I love in “Mutant Hunt” how after the hero Riker fights off the goons who can stretch their arms, cut off their limbs, smash walls, and explode when stabbed, the heroine looks on and proclaims “They’re not human.” NO SHIT! You think?! And you also have to appreciate a guy who lives in a house with white concrete walls, but still finds the time to hang weapons along the walls. All of which can work when he wants them to. No replicas for this schmuck. And seriously, who the hell hangs machetes on their walls?
“Mutant Hunt” is likely one of the many movies in the eighties that compelled so many hapless people to rent it based solely on the box art. The art for “Mutant Hunt” is pretty fantastic and most people likely went in completely crushed that “Mutant Hunt” is such a cheap movie. It’s so piss poor in the budget that the sets are extremely limited. So much so that the villain captures one of the characters and literally holds them hostage in the home of the hero! And for some odd reason the hero of the film lives in an underground parking lot garage of some kind with bare white brick walls with conveniently placed weapons, and a punching bag, for some reason. The villains all look like extras in Devo music videos, donning black jump suits and black sunglasses.
Why cyborgs need sunglasses, I’ll never know. Whenever the cyborgs malfunction, they spew yellow ooze that looks as if the production assistant poured nacho cheese on the actors. Taking place in the futuristic New York City (when it’s obviously just late eighties New York), we meet Riker and his friend Felix, two martial artists who probably went to the “West Side Story School of Fighting” as they literally do nothing but bounce around and jump back and forth whenever they’re fighting the evil cyborgs. The movie has almost no respectable plot, so there’s just nothing but filler. The filler is, of course, endless minutes of badly staged and poorly choreographed martial arts scenes, with hero Riker, and sidekick Felix battling the cyborgs with kicks and punches that always fail to hit their marks.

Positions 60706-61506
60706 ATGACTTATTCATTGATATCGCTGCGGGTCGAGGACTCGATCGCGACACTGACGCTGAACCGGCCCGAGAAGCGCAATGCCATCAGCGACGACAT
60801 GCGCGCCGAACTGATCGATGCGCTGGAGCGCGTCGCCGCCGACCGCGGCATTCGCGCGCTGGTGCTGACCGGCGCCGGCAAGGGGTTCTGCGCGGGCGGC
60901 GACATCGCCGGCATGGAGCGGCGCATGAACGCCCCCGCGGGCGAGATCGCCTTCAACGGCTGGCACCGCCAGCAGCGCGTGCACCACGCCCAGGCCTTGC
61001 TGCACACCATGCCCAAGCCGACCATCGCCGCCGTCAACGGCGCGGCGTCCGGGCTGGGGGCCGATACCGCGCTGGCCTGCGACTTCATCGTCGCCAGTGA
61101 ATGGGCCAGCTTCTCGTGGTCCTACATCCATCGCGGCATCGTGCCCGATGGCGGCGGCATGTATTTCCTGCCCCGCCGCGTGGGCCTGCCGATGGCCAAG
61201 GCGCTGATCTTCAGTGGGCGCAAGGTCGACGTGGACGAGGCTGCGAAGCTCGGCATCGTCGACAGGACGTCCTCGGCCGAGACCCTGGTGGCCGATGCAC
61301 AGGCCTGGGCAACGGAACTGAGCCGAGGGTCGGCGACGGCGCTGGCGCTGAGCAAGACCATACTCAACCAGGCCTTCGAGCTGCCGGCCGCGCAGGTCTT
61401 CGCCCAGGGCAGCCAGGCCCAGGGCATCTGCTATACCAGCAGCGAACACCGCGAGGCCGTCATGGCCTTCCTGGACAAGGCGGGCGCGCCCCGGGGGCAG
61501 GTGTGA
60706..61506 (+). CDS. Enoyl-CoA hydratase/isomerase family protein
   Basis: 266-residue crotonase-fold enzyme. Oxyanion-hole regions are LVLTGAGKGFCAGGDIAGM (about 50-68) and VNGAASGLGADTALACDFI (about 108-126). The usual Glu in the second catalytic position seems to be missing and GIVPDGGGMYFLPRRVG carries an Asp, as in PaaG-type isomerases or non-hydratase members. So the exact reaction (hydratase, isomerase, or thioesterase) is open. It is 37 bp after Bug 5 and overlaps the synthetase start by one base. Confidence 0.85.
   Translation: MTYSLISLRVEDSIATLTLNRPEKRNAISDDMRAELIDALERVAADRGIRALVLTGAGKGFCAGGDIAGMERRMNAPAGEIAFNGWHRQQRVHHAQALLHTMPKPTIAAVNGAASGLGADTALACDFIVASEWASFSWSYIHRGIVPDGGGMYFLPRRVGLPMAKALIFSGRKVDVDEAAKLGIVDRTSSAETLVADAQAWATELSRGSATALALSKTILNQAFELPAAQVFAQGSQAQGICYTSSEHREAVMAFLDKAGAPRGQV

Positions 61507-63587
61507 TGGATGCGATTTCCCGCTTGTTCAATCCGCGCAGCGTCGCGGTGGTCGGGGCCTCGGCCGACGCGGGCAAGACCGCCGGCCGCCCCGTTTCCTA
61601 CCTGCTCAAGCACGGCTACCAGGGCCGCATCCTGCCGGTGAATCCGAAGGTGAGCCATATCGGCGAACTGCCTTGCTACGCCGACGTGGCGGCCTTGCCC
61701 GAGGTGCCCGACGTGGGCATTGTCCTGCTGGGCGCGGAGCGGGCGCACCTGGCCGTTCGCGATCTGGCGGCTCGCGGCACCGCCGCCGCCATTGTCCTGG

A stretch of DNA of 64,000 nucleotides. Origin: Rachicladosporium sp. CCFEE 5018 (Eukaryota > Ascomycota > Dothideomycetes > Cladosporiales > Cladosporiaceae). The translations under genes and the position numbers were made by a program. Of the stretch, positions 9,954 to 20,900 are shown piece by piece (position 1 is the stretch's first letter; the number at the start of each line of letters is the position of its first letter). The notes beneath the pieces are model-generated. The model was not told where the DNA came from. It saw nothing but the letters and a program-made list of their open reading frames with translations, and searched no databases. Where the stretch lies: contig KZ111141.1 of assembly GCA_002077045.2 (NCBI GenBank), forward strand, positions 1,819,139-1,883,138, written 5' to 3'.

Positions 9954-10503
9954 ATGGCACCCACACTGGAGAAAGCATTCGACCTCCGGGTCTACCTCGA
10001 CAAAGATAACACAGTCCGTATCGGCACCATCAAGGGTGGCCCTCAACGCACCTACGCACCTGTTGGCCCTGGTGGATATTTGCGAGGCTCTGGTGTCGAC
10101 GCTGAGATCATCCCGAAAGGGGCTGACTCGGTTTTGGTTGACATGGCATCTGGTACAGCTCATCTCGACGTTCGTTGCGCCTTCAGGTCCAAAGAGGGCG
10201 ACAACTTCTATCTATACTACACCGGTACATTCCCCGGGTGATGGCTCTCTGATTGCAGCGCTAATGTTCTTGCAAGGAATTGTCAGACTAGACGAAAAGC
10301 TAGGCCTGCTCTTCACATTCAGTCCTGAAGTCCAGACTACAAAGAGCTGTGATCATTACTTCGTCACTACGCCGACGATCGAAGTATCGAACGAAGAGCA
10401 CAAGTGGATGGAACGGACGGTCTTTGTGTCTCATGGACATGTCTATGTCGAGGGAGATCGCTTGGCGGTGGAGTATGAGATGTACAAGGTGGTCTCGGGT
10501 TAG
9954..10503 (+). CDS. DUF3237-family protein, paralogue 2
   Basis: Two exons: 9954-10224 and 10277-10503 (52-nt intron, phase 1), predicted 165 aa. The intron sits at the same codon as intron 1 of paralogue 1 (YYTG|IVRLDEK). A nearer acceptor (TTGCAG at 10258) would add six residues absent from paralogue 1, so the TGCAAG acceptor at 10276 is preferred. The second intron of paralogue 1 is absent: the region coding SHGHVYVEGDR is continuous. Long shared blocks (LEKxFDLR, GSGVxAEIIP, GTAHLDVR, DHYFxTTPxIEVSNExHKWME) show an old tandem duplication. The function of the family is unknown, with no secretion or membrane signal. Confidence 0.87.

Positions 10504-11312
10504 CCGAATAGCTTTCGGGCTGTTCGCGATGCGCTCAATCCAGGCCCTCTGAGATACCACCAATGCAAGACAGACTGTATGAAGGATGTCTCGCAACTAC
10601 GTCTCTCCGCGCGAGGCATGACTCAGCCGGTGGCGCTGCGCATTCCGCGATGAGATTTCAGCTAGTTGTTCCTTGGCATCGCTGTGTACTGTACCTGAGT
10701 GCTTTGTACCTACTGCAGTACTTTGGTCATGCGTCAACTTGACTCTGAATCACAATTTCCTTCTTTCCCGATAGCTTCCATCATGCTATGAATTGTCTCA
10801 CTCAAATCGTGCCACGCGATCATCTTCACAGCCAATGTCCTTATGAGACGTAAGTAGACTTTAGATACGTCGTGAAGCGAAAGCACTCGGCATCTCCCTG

Does anyone have guns or knives in this futuristic New York or what? Director Tim Kincaid has an odd obsession with showing off Rick Gianasi’s body, as his biggest fight in the film is literally performed in his short white underwear in front of his girlfriend. He and the Cyborg bounce around and butt heads for ten minutes, and five minutes later, there’s yet another really boring fight that character Riker endures half naked. At only seventy minutes long, the writers only seem to have about thirty minutes of story, so there are just endless moments that are utterly baffling scene staged for reasons I can’t fathom. In one moment there is a young couple making out on the street, and they literally do nothing but watch as a cyborg kills a woman and rips her head off.
Even after the murder, and watching Riker fight and kill the Cyborg, they just sit there half asleep until it’s mercifully ended. Director Kincaid can’t direct to save his life, and has no idea how to create tension, atmosphere, or any sense of tone for a movie set in the ghettos of New York that we’re supposed to believe is the future. The final scene is laugh out loud stupid as our heroes walk from a distance side by side and victorious, but they’re so far away, it takes about two minutes before we can even figure out who we’re supposed to be looking at. “Mutant Hunt” is a ridiculously goofy action film, and one that rivals “Laserblast” in pure putrid genre entertainment.